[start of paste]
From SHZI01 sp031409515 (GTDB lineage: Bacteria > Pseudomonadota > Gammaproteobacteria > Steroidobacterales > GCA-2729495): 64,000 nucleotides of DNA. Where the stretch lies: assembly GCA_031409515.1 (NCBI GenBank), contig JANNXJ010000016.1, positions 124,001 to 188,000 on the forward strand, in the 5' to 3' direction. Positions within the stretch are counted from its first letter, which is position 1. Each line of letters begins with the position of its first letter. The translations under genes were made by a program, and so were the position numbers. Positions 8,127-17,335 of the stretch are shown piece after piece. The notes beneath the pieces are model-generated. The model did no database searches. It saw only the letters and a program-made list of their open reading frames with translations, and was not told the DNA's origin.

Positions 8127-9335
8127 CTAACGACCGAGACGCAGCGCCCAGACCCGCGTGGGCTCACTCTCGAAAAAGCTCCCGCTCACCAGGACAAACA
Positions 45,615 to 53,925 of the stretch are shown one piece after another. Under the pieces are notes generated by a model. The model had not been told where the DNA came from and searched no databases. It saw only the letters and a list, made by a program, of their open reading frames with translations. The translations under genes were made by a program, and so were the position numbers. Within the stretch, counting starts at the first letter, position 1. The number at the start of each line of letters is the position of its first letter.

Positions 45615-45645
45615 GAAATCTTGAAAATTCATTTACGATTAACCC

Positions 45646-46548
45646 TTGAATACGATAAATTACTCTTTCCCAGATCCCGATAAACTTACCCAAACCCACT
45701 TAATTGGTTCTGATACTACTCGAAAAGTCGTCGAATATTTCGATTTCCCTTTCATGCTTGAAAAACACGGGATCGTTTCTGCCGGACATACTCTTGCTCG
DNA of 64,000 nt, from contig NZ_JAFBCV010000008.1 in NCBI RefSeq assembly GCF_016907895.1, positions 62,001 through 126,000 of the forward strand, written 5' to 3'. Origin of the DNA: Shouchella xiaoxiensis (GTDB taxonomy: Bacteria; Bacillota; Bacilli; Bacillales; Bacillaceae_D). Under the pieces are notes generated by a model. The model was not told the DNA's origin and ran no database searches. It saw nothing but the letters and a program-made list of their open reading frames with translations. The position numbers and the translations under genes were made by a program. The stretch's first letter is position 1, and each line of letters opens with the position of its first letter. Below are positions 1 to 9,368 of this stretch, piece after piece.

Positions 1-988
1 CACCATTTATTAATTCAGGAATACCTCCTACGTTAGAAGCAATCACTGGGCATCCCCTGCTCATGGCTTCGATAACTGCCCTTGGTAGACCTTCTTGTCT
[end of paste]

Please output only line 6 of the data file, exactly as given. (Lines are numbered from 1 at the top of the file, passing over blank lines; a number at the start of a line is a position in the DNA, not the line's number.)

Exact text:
45615 GAAATCTTGAAAATTCATTTACGATTAACCC